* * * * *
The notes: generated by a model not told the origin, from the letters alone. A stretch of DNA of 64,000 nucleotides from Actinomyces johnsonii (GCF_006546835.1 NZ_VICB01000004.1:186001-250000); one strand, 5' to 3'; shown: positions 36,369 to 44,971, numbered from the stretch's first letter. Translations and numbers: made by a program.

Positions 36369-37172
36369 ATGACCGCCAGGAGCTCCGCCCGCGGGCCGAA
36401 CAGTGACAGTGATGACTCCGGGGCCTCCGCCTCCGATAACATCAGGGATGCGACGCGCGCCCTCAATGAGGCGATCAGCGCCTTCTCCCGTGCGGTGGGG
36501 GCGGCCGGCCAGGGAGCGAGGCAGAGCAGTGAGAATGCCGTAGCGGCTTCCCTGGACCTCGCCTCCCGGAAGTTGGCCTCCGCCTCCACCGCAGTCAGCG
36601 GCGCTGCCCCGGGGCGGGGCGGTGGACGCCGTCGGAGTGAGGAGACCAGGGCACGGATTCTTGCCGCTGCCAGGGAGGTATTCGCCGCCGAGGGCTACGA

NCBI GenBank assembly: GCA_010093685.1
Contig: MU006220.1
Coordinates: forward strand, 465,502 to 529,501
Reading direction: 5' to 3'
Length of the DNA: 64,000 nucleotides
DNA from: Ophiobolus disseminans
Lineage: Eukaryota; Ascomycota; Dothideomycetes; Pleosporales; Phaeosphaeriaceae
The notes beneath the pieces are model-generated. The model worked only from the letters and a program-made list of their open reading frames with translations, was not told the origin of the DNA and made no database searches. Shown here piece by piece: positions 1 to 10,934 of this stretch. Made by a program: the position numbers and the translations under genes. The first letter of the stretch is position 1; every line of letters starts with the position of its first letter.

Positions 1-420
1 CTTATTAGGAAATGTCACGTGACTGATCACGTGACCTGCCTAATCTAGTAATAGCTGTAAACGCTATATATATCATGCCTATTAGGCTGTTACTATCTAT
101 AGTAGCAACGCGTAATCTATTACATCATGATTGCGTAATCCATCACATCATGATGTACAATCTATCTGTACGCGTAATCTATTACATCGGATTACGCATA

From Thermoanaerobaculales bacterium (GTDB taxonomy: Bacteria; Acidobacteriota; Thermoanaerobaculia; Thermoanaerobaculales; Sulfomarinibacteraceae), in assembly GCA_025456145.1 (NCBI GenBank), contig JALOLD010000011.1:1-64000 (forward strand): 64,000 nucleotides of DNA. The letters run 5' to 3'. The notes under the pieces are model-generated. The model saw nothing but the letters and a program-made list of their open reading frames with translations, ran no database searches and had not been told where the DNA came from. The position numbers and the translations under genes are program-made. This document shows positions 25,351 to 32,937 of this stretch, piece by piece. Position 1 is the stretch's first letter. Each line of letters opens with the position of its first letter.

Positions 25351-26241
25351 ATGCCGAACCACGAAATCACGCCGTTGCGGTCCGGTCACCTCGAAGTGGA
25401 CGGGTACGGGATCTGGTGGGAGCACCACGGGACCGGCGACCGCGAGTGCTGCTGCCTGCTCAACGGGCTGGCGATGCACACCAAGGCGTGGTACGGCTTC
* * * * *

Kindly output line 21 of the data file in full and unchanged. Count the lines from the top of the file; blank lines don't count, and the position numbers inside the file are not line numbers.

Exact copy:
25401 CGGGTACGGGATCTGGTGGGAGCACCACGGGACCGGCGACCGCGAGTGCTGCTGCCTGCTCAACGGGCTGGCGATGCACACCAAGGCGTGGTACGGCTTC